The Lord works in mysterious ways in The Flowers of War, the story of a scoundrel who shields Chinese hookers and orphans from invading Japanese in 1937 Nanking.
The movie is a massive clash of content and tone, a strange hybrid of City of Life and Death and Father Goose that nevertheless, in the hands of Zhang Yimou, musters a few striking moments.
Flowers stars Christian Bale as Miller, a wayward, ex-pat Yank who’s on a bender in Nanking when the Japanese invade. He stumbles into a convent where girls and prostitutes take refuge from marauding soldiers and, in a stupor, impersonates a cleric in order to keep Japanese soldiers at bay.
Miller is looking for money, booze and maybe some private time with gorgeous pro Yu Mo (Ni Ni), but in due time comes to take a serious moral interest in the lives of the women in his care.
Likewise, Yu Mo, who ends up in charge of the older women, comes to see the safety of the convent children as her redemptive mission, setting up a narrative of heroic sacrifice and, if you can take a hint, divine intervention.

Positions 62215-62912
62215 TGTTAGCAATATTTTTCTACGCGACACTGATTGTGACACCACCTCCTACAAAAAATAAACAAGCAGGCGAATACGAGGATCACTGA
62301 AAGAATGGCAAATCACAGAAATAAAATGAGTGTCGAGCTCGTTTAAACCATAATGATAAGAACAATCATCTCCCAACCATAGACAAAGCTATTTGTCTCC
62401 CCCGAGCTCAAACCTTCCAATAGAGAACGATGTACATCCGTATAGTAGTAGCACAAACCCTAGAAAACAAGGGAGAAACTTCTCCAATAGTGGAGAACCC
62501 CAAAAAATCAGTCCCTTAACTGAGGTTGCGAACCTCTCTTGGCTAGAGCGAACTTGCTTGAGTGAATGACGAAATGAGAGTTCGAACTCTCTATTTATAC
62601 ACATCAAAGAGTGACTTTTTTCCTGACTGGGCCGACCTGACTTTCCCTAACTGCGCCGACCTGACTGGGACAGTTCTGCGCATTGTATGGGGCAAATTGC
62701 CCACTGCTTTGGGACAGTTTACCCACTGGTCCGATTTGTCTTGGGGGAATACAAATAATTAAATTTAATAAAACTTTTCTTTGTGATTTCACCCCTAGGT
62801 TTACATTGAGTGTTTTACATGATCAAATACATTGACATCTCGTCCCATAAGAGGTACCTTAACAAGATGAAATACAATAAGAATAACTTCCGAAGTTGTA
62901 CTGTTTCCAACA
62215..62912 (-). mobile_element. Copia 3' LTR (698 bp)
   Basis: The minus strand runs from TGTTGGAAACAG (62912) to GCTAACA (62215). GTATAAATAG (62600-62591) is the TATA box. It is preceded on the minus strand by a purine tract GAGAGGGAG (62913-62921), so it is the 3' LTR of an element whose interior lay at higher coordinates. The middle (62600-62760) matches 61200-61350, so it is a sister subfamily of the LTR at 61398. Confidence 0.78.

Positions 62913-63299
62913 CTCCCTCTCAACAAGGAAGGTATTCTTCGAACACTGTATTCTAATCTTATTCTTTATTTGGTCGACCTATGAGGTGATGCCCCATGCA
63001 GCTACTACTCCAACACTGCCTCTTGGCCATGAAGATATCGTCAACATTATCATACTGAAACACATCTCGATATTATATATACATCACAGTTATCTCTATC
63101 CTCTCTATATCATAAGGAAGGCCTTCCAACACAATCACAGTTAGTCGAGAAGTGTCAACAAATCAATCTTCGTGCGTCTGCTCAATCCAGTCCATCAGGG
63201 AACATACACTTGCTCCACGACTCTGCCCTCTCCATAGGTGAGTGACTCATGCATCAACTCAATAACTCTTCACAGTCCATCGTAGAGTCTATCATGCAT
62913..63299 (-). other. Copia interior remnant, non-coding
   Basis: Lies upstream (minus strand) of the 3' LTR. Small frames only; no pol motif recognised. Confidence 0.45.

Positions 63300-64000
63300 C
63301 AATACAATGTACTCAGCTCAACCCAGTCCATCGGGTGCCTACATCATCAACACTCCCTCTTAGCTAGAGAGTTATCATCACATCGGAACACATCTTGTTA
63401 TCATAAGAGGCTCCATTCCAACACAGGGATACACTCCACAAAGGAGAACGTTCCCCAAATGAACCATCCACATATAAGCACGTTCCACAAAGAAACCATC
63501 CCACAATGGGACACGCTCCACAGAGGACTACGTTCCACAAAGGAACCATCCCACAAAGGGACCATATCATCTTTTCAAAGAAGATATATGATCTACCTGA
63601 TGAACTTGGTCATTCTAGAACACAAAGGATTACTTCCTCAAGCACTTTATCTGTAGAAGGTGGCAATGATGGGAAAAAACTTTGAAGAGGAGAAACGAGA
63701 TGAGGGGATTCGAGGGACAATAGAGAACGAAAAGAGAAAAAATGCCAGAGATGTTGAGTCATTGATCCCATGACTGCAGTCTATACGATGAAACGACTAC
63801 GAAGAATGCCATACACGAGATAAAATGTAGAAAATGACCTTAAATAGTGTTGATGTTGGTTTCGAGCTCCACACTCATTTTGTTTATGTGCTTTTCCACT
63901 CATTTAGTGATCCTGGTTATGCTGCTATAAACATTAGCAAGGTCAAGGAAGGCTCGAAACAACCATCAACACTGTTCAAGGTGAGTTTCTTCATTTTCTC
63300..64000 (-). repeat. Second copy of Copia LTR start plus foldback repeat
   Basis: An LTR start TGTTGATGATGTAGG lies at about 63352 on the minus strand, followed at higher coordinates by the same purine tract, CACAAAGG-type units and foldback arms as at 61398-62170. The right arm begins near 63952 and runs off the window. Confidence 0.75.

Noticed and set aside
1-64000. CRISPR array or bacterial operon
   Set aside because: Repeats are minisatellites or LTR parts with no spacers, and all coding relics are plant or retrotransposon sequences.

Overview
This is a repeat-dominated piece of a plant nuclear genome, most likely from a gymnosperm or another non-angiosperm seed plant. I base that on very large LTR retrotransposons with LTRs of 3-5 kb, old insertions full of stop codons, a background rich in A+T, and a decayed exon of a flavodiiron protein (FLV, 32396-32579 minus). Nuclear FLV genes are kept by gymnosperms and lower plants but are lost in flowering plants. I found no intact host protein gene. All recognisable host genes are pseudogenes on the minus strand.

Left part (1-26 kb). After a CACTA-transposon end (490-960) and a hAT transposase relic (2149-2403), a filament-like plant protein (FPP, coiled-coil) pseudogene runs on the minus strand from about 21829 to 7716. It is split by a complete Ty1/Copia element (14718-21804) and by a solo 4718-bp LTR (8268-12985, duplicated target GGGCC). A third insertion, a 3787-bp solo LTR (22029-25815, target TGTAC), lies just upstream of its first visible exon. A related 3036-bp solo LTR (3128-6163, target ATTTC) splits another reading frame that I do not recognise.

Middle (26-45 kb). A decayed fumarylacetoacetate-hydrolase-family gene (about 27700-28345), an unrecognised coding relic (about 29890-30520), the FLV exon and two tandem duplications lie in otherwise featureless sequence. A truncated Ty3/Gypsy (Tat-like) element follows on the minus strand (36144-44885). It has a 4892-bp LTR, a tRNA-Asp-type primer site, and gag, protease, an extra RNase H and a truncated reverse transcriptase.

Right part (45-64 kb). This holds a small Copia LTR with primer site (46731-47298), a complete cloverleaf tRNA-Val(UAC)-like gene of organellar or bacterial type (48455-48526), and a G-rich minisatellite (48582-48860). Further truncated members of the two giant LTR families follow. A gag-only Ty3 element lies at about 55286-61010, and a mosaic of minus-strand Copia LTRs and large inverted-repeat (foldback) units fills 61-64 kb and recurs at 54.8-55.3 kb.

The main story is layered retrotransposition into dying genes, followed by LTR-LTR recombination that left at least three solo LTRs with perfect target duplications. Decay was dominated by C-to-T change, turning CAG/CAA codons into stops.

Yimou does not shy from the extravagant visual gesture. When we meet Bale’s character, for instance, Yimou illustrates his status as an accidental angel by literally dipping him in white flour. Sacramental wine plays a crucial role, as well.
Yimou also makes expressive use of the convent’s stained-glass window, which becomes a sort of spiritual eye on the good and the evil below.
The Flowers of War has been generally panned by critics, who have made entirely understandable arguments about its purple script and unwieldy blend of wartime horror, sentiment, comedy and glossy romance (the gorgeous Ni Ni is rapturously photographed). But some of Yimou’s flourishes may be more acceptable to a faith-based audience, provided they are willing to sit through some of the graphic, horror-of-war imagery.
Cast: Christian Bale, Ni Ni, Tianyuan Huang, Atsuro Watabe, Paul Schneider
Director: Zhang Yimou, written by Liu Heng and Yan Geling, based on the novel by Yan Geling. A Row 1/Wrekin Hill release.
Running time: 2:22
MPAA rating: R, for strong violence including a sexual assault, disturbing images and brief strong language